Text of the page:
More music from Jimi Hendrix
March 13, 2013
In addition to inspiring the purchase of countless Fender Stratocasters and Marshall amplifiers, Jimi Hendrix cemented his legacy and forever changed rock guitar on his three studio albums released in 1967-68.
So why is his estate trying to convince us of his genius?
Experience Hendrix is promoting “People, Hell and Angels” as “12 previously unreleased songs completed by Hendrix” in 1968-69. They say it offers “tantalizing new clues” as to Hendrix’s artistic direction as he worked toward that elusive fourth album. Those things might be true, although we certainly could debate the meaning of “completed,” and Hendrix’s versatility was no secret.
The long-lost follow-up to “Electric Ladyland” it is not. It is, however, a very nice collection of songs and studio jams.
The album is, as you would expect, full of great guitar playing. It sounds exquisite, too, thanks to longtime Hendrix engineer Eddie Kramer.
Some of these tracks, such as “Earth Blues,” “Somewhere,” “Easy Blues” and “Izabella” are already familiar to Hendrix fans, although the versions collected on “People, Hell & Angels” are different takes on those tunes.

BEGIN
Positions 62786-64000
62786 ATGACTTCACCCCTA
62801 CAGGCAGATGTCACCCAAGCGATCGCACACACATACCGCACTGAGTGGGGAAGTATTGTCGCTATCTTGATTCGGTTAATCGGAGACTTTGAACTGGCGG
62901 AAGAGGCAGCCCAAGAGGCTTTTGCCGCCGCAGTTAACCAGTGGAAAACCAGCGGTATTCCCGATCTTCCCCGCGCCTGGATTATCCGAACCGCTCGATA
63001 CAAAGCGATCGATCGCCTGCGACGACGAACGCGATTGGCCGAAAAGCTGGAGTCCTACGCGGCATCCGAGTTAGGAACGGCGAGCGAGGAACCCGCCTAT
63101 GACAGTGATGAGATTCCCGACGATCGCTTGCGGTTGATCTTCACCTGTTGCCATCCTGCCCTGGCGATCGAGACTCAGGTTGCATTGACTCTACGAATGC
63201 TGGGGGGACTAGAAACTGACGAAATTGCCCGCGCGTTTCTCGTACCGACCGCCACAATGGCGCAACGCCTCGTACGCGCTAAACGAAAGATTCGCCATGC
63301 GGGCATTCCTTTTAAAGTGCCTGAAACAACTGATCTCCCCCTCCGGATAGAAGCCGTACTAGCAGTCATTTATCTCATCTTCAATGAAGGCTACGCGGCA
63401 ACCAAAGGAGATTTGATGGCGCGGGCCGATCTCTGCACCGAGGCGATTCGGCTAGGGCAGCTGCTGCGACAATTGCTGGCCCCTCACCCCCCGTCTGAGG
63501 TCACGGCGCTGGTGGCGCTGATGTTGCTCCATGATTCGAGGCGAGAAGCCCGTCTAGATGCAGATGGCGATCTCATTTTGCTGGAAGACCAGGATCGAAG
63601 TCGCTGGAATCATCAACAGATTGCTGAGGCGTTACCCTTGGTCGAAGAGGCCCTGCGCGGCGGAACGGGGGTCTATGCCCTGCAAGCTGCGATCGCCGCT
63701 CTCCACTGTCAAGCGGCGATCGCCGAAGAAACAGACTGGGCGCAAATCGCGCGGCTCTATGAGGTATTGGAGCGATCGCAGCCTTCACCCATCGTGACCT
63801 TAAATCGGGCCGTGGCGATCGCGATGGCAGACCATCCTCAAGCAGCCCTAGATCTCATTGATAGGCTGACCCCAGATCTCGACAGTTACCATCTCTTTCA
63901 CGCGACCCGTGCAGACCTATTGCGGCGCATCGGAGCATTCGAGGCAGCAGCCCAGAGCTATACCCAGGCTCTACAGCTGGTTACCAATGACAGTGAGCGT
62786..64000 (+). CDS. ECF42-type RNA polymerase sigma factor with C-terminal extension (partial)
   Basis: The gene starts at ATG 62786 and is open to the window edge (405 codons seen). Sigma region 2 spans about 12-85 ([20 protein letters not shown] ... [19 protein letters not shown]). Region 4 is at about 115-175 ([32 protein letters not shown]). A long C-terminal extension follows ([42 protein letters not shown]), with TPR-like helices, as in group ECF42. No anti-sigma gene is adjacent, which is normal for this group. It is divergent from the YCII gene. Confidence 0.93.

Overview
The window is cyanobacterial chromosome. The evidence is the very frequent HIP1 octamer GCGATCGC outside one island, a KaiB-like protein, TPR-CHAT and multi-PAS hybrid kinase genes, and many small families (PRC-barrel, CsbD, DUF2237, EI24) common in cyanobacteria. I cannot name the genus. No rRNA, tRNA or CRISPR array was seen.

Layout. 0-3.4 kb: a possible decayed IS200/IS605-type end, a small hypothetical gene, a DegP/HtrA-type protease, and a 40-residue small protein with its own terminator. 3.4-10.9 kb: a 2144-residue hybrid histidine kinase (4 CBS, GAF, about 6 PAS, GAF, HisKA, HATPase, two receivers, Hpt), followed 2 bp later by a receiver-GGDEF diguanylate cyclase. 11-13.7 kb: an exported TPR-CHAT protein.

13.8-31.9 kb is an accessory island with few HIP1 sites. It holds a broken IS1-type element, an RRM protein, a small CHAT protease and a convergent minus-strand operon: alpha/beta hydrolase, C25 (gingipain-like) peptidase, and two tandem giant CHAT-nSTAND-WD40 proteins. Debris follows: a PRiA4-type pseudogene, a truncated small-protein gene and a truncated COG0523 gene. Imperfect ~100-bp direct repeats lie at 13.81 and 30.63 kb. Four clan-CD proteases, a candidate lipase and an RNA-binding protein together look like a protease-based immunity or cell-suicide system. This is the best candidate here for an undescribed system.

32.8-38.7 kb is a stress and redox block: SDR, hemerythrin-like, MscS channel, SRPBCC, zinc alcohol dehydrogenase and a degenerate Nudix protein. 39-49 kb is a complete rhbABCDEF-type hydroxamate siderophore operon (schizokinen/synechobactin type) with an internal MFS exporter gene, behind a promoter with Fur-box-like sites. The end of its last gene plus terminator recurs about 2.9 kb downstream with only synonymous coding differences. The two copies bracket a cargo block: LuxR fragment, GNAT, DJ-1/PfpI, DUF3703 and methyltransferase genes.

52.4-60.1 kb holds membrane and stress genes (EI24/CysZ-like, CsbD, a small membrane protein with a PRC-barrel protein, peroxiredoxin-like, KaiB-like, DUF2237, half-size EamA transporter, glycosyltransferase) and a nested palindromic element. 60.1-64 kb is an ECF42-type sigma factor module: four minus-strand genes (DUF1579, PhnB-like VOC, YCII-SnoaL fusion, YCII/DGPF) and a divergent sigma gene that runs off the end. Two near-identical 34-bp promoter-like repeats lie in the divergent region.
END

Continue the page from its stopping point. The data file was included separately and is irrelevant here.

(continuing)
It’s exciting to hear Hendrix paired with horns, as he is on “Let Me Love You” and “Mojo Man.” It’s also a treat to hear his first recordings with Billy Cox (bass) and Buddy Miles (drums), with whom he went on to record the “Band of Gypsys” live album. His blues playing is showcased on “Hear My Train A Comin’ ” and Elmore James’ “Bleeding Heart.” It’s a great historical document. But was it a collection he intended? Only one person knows, and he’s been tragically silent since 1970.
Trying to market Hendrix as a still-vital artist is completely unnecessary. One need look no further than the diverse style and amazing chops of Gary Clark Jr. to see that the Voodoo Child’s spirit is alive and well.
Experience Hendrix seems intent on trying to pad a résumé that, for more than 40 years, hasn’t needed any enhancement.